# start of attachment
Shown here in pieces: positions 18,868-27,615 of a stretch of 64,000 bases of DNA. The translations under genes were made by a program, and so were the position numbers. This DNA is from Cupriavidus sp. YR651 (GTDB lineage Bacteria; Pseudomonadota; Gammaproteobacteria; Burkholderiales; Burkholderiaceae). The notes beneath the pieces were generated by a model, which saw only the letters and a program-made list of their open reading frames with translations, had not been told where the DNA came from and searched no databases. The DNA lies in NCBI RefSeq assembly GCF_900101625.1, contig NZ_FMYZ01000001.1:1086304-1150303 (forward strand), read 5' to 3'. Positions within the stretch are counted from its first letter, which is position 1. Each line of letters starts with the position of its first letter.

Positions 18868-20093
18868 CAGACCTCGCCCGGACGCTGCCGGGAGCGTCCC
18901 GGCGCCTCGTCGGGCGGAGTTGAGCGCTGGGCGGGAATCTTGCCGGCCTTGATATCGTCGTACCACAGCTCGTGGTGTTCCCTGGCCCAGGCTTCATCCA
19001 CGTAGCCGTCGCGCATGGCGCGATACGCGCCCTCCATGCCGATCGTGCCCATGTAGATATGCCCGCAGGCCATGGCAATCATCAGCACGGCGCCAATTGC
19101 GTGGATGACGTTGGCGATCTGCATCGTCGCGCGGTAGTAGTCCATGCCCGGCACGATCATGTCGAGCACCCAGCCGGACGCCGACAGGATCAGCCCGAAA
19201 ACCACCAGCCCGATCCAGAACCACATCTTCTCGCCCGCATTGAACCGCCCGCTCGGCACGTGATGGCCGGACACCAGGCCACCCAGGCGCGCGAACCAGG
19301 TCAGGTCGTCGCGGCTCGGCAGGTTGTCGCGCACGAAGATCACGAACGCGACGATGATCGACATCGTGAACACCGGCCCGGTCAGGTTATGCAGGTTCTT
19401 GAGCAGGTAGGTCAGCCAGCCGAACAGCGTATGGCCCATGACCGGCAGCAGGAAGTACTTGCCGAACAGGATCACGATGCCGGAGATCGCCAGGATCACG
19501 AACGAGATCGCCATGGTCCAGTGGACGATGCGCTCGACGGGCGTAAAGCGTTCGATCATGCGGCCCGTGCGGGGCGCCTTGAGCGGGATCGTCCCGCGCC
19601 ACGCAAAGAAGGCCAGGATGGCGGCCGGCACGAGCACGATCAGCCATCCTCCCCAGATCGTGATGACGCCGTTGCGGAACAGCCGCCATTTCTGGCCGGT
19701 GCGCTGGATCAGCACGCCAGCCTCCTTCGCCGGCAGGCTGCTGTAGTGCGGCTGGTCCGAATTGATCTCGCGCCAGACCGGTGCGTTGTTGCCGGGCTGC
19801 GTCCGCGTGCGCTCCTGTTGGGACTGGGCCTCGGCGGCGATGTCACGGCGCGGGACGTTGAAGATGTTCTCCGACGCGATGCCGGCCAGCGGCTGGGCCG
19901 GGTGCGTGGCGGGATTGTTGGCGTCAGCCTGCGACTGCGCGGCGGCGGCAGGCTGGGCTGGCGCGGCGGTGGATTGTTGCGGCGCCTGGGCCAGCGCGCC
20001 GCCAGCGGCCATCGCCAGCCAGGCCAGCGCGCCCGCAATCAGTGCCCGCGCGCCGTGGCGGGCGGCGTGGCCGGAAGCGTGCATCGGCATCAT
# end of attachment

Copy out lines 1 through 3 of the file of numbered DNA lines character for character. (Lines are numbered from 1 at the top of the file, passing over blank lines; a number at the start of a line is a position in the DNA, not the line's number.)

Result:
Shown here in pieces: positions 18,868-27,615 of a stretch of 64,000 bases of DNA. The translations under genes were made by a program, and so were the position numbers. This DNA is from Cupriavidus sp. YR651 (GTDB lineage Bacteria; Pseudomonadota; Gammaproteobacteria; Burkholderiales; Burkholderiaceae). The notes beneath the pieces were generated by a model, which saw only the letters and a program-made list of their open reading frames with translations, had not been told where the DNA came from and searched no databases. The DNA lies in NCBI RefSeq assembly GCF_900101625.1, contig NZ_FMYZ01000001.1:1086304-1150303 (forward strand), read 5' to 3'. Positions within the stretch are counted from its first letter, which is position 1. Each line of letters starts with the position of its first letter.

Positions 18868-20093
18868 CAGACCTCGCCCGGACGCTGCCGGGAGCGTCCC